Lively Debate, Hard Truths Emerge During Debate On Financial Crisis

Lively Debate, Hard Truths Emerge During Debate On Financial Crisis

Some of the country's top financial scholars met over the weekend with the panel charged with investigating the causes of the financial crisis. What followed was the kind of open, honest debate that is so rare in Washington.

The event was a forum organized by the bipartisan presidentially-chartered Financial Crisis Inquiry Commission. The academics gathered Friday and Saturday presented their thoughts on topics ranging from Too Big to Fail to subprime mortgages, and then engaged in a running debate among themselves and the commissioners.

But rather than the kind of staid or theatrical hearing often seen in Congress, in which talking points are repeated and participants talk past each other, the academics and the commissioners engaged each other in a running debate in which theories about the origin of the financial crisis were questioned and defended.

The academics pointedly confronted one another, scoffing openly at various points. The commissioners, who include among their ranks powerful former House and Senate committee chairmen, were politely corrected on some points, and not-so-politely interrupted on others.

"I hope they do more of these," said one panelist, John D. Geanakoplos, an economist at Yale University. Bill Thomas, the commission's vice chairman and former chairman of the House Ways and Means Committee, said the panel had been holding such events in private, so it figured it would hold one in public, too.

Held at American University's Washington College of Law, the forum was captured on video, broadcast live and archived on the Internet. Some of the highlights:

  • Geanakoplos, whose presentation was on risk taking and leverage, told the panel that the Federal Reserve is not keeping track of leverage -- a scary realization given that excessive leverage was one of the key causes of the financial collapse, he argued.

  • Christopher Mayer, a real estate expert at Columbia University, said poor mortgage underwriting practices were one of the causes of the financial crisis. The originate-to-distribute model, in which lenders give mortgages to borrowers with the intent of passing the mortgage on to investors, rather than keeping it for themselves, allowed a lot of bad mortgages to be written because lenders weren't taking on the risk.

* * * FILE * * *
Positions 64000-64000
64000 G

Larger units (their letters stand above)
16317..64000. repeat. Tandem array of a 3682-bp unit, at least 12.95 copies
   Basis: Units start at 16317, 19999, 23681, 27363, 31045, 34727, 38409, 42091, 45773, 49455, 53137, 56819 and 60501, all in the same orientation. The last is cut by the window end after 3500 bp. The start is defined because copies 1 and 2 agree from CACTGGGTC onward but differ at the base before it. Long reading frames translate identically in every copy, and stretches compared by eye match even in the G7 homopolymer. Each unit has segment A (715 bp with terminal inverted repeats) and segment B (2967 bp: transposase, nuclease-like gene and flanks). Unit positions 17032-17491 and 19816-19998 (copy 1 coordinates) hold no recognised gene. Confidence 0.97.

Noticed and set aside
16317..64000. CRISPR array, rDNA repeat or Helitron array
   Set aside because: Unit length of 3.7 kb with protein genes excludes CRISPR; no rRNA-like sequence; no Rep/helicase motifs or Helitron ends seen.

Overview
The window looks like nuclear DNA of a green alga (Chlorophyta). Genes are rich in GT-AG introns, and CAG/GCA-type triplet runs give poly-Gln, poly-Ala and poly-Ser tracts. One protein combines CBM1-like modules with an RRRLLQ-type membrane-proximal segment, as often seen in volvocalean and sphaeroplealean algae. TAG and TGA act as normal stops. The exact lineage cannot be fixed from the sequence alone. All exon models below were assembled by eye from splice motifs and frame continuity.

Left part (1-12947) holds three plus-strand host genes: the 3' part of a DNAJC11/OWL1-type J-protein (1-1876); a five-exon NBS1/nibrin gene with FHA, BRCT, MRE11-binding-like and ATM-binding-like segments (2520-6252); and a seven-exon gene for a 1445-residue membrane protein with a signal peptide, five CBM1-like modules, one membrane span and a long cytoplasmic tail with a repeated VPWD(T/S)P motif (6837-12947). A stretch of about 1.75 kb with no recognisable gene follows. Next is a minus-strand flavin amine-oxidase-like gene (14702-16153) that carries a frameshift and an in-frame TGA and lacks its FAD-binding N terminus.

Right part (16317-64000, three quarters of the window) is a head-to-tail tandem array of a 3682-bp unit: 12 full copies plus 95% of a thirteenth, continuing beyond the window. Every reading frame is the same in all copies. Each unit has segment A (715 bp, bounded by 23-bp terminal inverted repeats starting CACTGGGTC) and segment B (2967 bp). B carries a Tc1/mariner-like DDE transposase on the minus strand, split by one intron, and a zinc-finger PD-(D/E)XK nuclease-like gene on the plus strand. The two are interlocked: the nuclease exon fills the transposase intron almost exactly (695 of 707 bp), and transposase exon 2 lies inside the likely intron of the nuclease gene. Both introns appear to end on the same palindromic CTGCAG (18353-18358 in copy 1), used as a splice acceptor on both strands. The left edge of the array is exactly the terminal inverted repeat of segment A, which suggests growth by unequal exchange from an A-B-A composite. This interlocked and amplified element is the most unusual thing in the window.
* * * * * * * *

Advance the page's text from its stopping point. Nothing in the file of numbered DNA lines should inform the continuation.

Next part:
• But Dwight Jaffee, a University of California, Berkeley, banking and real estate professor, said just the opposite -- there wasn't enough securitization, he argued. If banks and lenders had been able to securitize more of their loans, rather than keeping them on their books, the risks and losses would have been spread, rather than concentrated at a few institutions. Had that happened, he said, the nation's biggest banks wouldn't have suffered as much as they did.
  • Some of the academics, like Mayer, pointed to the failures of the credit rating agencies as one of the drivers behind the crisis. Others, like Yale's Gary Gorton, completely disagreed.
  • In questioning specific practices, commission Chairman Phil Angelides brought up the fact that Wall Street firms underwrote mortgages, securitized them, and then sold them to investors -- all the while betting against those securities with their own money. Angelides brought this up a few times, in fact, which may not bode well for the firms that engaged in this behavior, most notably Goldman Sachs. During the commission's last public hearing, in January, Angelides challenged Goldman Sachs chief executive Lloyd Blankfein on this point.
  • Anil Kashyap, a professor at the University of Chicago, noted that the financial crisis was largely a failure of risk management. Combing through internal records at the nation's biggest financial firms would shed light on what happened, and why - and Congress doesn't have the resources or appetite for it, he said. Speaking to the commission, Kashyap said: "You're our only hope for getting to the bottom of this."
  • On that point, Randall Kroszner, a professor at Chicago and a former Governor of the Federal Reserve System, said that one of the things that concerned the Fed during his tenure was that firms' financial innovation was done to stay one step ahead even of the firms' own internal risk management models.
  • Douglas Holtz-Eakin, a commissioner and former director of the Congressional Budget Office, revealed that the FCIC has pending requests of several of the biggest financial firms in the country for internal reports on the firms' risk management practices, particularly on what changes have taken place since the crisis.
  • All the academics noted that federal financial regulators don't collect enough of the right kinds of data from the institutions and financial system they're supposed to be overseeing. The coverage gap lends itself to poor supervision and regulation, they noted.
  • But unfortunately, less than 2,000 people tuned in online to watch the hearings, according to spokesmen for the FCIC and the law school.

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